Last week I enjoyed another one of those great lectures that I get to hear now-and-then. (I have made reference to these several times recently.) This time the presentation was an evening hosted by the Center for Applied Christian Ethics (CACE) at Wheaton College. The speaker was New York Times columnist David Brooks, one of my favorite columnists. Brooks spoke about how he began to embrace the conservative philosophy of Edmund Burke while he was a liberal undergraduate student at the University of Chicago (B.A., 1983). As he saw the impact of socially liberal political philosophy on real people on the south side of Chicago he was forced to question what he had always believed about government and people. In short, Brooks began to embrace a serious view of human sinfulness and depravity and this pushed him away from his liberal assumptions about mankind and how much government can actually serve the betterment of ordinary people. Don't misunderstand, Brooks is not a silly right-winger but a serious, intellectually thoughtful, political and social conservative. He is also a friend to evangelicals, though he remains a non-Christian Jew. This was why he was a guest at Wheaton College.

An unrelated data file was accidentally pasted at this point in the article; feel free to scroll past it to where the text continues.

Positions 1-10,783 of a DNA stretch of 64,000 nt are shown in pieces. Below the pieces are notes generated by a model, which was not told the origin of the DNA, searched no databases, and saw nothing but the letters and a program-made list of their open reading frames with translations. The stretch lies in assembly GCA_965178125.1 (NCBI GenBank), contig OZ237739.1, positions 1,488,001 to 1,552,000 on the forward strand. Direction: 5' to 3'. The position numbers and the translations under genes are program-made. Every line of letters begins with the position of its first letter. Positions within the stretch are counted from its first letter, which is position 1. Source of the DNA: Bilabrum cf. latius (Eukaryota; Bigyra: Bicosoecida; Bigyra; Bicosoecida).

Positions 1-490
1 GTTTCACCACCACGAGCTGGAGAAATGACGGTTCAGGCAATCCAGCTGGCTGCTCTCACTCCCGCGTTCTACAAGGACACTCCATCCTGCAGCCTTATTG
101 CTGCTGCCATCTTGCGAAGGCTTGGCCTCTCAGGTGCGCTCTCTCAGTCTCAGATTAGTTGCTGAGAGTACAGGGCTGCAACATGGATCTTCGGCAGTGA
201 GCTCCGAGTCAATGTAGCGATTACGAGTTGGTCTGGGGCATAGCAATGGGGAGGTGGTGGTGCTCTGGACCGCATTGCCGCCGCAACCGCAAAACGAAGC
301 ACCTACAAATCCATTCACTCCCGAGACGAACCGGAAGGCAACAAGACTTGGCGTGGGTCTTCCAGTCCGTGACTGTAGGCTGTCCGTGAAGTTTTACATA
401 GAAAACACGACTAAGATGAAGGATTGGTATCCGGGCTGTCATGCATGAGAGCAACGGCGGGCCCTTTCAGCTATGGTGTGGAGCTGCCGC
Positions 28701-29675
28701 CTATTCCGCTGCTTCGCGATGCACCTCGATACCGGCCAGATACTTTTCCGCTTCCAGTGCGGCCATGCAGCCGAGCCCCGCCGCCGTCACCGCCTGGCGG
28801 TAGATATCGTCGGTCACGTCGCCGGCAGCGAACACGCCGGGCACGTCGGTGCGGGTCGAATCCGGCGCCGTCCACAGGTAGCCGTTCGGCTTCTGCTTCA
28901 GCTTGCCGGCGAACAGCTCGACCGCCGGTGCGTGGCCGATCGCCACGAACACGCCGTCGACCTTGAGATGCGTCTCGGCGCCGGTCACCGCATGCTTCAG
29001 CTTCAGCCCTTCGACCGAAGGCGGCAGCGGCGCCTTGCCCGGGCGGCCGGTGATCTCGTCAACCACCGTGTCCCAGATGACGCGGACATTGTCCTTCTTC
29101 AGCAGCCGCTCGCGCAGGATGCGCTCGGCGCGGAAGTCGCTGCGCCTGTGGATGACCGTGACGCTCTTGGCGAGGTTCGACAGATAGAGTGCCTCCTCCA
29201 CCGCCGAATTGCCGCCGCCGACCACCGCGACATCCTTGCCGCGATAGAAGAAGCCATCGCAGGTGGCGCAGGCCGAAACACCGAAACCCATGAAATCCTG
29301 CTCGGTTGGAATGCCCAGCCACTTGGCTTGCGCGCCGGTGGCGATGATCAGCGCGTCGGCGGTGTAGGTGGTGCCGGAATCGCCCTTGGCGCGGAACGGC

If you watch "The Newshour with Jim Lehrer" on PBS you will see David Brooks quite often. A few minutes of David Brooks is often better than an hour of most conservatives who fill up our time in the popular media. Brooks appeared, for example, on Tuesday evening's PBS coverage of the President's speech to Congress. As always, he was insightful and fair.
Brooks told us last week that he has interviewed Barack Obama on fifteen different occasions. He once listened, with real surprise, as Obama spent twenty minutes explaining his understanding of Reinhold Niebuhr's view of immoral man and society. For those who think that Obama has no theological traditioning at all this should come as an interesting insight. Brooks spoke very highly of the president's great intellect, his wonderful personality and obvious political skills. His concern is not with the character of the man but with some of the places where his confidence, Brooks argues, is misplaced.
I first heard of David Brooks some years ago by reading his book, Bobos in Paradise: The New Upper Class and How They Got There, an excellent and entertaining book. When he became a New York Times Op-Ed page columnist in September 2003 I was pleased. I try to read him regularly and would thus encourage you to discover this sane and helpful voice for reason and faith. Brooks is one of only two major columnists in the mainstream media to have ever been an editor at the National Review, the magazine begun by the late conservative genius William F. Buckley. If anyone thinks the mainstream media is prone to hire writers from conservative magazines then this fact alone should dispossess such inclinations.
Brooks has the habit of offending populists and right wing media types by his straightforward intellectualism and common sense arguments. Here is a sample from an October 8, 2008, column written during the last election: